The other day I was in a grocery store when I noticed a small child giving his mother a run for her money. As I watched the two of them, I could tell the mother was getting very tired; and in a moment of desperation, she directed a few unkind remarks toward her small son. As she did so, I wanted to say, “Please don’t. You may not mean what you just said, but your little boy will believe you! If he believes you, and such exchanges between you and him continue, I may find him in my office years later as a teenager or a grown man, wondering why he is such a failure and why he is never good enough.” I think sometimes we forget how very powerful words are. For example:
- • a stirring orator raises a crowd to their feet in momentous accolades
- • a funeral eulogy pulls at the heartstrings allowing for tears to fall freely as the one who was loved is remembered and missed
- • a conference address quiets the heart and emboldens the spirt as truths are taught and understood
- • the quiet whispering of the Holy Spirt heals a broken heart as repentance is sought and the power of forgiveness is understood
- • counsel from a loving father or mother helps a child feel safe and loved for who they are not what they do.
Or the opposite: Words spoken in anger, neglect, judgment, chastisement, comparison, or criticism create feelings of inadequacy, doubt, shame, and hurt.
Simple words such as, “Why aren’t you like your brother or sister?” “I expected more out of you,” “It is a good thing she is pretty,” “You are just not as smart as the rest of them,” “What were you thinking?” “Do you know how this looks?” “Why can’t you just get it right?” “Who do you think you are?” “You just don’t get it,” “ I am ashamed of you,” “I don’t want to hear your excuses,” “Don’t bother; you can’t do it anyway,” “You eat too much,” “I am so tired of you,” or “You just aren’t like the other kids” can crush spirits, drown self-esteem, and leave children and youth feeling unloved, unwanted, and worthless. Words can hurt the tender young heart so deep and so quick.
Children by nature want to please their parents. They want parents to be proud of them. When a parent makes the mistake of using unkind words toward a child, the child—who usually wants to be like their parent and sees them as a role model—instead of seeing their parent as having made a mistake will internalize the interaction and believe there is something wrong with them and that they are bad or broken.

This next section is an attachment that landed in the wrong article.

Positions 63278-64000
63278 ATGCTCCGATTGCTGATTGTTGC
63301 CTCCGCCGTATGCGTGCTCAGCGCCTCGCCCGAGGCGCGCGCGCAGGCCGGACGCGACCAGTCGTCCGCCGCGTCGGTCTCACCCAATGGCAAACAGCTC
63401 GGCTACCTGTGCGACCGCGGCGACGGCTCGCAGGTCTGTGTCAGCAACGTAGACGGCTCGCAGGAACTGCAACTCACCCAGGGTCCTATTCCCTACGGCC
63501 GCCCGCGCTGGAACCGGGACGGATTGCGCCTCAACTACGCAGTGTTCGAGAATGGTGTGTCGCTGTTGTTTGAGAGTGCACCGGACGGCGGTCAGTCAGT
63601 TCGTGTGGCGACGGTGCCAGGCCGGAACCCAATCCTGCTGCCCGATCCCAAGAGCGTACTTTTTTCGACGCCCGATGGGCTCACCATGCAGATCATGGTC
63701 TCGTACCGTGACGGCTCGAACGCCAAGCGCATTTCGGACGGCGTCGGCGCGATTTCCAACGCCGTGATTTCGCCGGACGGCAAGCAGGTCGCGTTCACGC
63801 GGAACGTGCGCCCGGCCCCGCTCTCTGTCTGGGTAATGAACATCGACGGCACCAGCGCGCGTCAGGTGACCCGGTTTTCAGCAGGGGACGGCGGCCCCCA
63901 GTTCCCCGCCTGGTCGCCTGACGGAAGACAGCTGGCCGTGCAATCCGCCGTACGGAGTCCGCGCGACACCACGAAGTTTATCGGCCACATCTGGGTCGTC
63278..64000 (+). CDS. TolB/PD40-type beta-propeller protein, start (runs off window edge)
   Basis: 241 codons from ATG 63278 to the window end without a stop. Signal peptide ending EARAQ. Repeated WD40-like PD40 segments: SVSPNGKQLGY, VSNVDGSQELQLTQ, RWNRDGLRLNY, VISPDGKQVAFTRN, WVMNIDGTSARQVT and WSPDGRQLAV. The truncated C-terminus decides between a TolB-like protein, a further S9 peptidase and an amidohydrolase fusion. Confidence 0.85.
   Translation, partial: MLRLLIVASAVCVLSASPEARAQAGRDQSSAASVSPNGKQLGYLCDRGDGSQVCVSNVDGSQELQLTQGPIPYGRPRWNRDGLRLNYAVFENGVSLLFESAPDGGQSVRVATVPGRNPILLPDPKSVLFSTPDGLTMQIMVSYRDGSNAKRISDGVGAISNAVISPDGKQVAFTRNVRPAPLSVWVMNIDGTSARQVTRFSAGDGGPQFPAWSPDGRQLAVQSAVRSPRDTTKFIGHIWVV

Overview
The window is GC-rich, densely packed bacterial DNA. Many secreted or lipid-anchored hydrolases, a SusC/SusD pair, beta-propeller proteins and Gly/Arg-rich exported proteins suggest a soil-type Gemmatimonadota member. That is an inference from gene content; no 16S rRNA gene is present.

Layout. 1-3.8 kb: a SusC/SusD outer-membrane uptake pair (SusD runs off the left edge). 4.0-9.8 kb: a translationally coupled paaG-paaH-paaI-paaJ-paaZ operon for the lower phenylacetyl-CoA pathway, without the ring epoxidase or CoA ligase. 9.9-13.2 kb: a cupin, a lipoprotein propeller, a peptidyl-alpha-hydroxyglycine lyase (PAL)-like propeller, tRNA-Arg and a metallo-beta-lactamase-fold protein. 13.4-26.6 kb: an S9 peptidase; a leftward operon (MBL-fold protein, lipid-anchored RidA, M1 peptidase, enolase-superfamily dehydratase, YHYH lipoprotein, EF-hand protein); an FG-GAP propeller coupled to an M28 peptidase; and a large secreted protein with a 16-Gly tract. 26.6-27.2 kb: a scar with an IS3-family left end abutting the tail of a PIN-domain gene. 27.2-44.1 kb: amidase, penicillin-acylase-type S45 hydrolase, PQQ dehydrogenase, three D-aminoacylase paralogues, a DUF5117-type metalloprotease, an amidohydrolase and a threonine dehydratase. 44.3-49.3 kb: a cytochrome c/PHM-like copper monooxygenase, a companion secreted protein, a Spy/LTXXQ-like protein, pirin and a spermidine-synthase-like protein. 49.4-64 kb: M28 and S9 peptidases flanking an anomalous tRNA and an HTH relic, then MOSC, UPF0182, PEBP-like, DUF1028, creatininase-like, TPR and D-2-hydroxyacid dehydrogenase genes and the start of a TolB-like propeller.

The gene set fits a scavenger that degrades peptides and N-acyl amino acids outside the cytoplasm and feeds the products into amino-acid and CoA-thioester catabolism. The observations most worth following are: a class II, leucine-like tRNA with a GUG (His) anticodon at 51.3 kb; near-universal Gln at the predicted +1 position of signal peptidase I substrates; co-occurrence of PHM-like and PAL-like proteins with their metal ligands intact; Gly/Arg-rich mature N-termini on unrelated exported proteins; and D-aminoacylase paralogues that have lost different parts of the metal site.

We as adults need to be ever mindful to protect these tender feelings by striving to speak with words and tones that offer guidance, trust, love, safety, hope, courage, spirituality, and that promote strong character development while allowing our children to understand we support them in failure and success.
As a therapist, I have spent many years listening to adults and teenagers share with me the painful truths they believed about their child-self, teenage-self, and adult-self because of words spoken when they were children. It is so important to remember that children look up to their parents, children want to please their parents, and children believe their parents.
Promoting Unhealthy Body Image
For example, children often learn about their own body image from their parents and then their friends. When children hear their parents commenting on their own personal weight or about their child’s weight, the child may start doubting how they look, which can create body image issues during the teenage and adult years. A few weeks ago, an 8-year-old in my office noted she needed to go on a diet. When I asked her why, she responded, “Because my mom is. My mom thinks she is fat, but I think she looks like me.”